Posted at 11:28 PM on June 15, 2006
by Josh Lee
Batista's gone, and now so is Juan Castro. I suspect that if a team came along and offered a prospect for Rondell White, Terry Ryan would probably be willing to listen. When your team decides to start dumping veterans and let the kids play, that usually means that the towel has been thrown in for the year, and that the priority for the club has shifted from winning to development. It usually follows that the priority for the fans must shift accordingly, from looking for immediate gratification (and being disappointed) to looking for signs of life, signs that your feckless young players might someday develop into real professional athletes. This usually leads to statements like: "Well, we lost by six runs, but we only committed three errors!" It's all about seeing the glass as one-quarter full.
But not with this group of kids. Liriano, Cuddyer, Kubel, Bartlett: all the players we've been waiting for are here, and it doesn't look like they're going to get yo-yoed up and down between the majors and minors anymore, because putting them into the game is not so much an act of resignation as it is of straight-up improving your team. Case in point: tonight's 5-3 win over the Red Sox. The Twins had the lead, but there was an annoying paucity of grand slams, and Carlos Silva had to cut short one of those quietly efficient games we loved him for last year, leaving the mound with hamstring problems in the 7th. Then the Red Sox started chipping away at the Twins' lead, even after Nathan came on to bid for a two-inning save. Two weeks ago, I would have been biting my nails down to the quick, a feeling of dread twisting my gut into knots. Tonight, though, my gut was strangely calm; I was actually confident that Minnesota would be able to fend of a Boston rally and complete the series sweep. And they did! They even added an insurance run in the bottom of the 8th, and when's the last time you saw that happen? It's like watching a whole new team, one that actually hits strike pitches and attempts to defend on the left side of the infield.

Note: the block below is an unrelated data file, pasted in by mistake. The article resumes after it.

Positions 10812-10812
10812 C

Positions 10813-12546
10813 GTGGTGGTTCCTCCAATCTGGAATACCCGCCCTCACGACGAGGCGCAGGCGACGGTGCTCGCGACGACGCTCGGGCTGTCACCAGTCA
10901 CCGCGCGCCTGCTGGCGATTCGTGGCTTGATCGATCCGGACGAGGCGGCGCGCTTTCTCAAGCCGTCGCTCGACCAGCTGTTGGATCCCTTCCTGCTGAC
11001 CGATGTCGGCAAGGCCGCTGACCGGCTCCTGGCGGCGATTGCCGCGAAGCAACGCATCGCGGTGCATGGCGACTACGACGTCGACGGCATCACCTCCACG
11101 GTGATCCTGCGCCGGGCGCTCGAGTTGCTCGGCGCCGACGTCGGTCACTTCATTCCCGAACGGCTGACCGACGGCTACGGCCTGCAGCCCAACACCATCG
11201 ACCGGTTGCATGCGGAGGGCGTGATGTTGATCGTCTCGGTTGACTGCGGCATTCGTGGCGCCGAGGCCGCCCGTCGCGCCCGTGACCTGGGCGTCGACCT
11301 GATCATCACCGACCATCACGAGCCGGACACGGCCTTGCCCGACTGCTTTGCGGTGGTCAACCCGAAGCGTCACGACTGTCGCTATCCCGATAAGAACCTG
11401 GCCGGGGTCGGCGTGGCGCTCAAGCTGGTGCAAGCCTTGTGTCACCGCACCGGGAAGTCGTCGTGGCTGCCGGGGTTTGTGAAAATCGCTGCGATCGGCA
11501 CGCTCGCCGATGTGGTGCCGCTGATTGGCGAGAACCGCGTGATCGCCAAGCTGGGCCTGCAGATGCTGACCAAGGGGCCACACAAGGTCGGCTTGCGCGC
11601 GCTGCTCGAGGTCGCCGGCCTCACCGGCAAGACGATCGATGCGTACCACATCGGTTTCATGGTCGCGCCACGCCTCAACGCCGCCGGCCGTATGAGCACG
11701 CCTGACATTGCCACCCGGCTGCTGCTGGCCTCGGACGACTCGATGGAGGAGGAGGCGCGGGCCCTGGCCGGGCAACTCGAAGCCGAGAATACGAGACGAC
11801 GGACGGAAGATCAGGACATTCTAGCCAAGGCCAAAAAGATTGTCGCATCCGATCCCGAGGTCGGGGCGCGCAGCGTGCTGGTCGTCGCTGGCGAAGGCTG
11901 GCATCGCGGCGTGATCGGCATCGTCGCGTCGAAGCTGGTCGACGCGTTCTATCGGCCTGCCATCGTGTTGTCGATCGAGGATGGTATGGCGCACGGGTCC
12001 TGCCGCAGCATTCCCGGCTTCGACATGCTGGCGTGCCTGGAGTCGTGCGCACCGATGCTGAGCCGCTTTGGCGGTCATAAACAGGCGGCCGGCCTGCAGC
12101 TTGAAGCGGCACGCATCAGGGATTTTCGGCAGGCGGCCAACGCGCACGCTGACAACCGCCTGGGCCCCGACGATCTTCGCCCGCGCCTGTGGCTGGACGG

I love it. My only hope is that now that there aren't those veterans standing in the way of the kids, that the kids don't get complacent knowing they have some job security. Keep 'em honest, Gardy.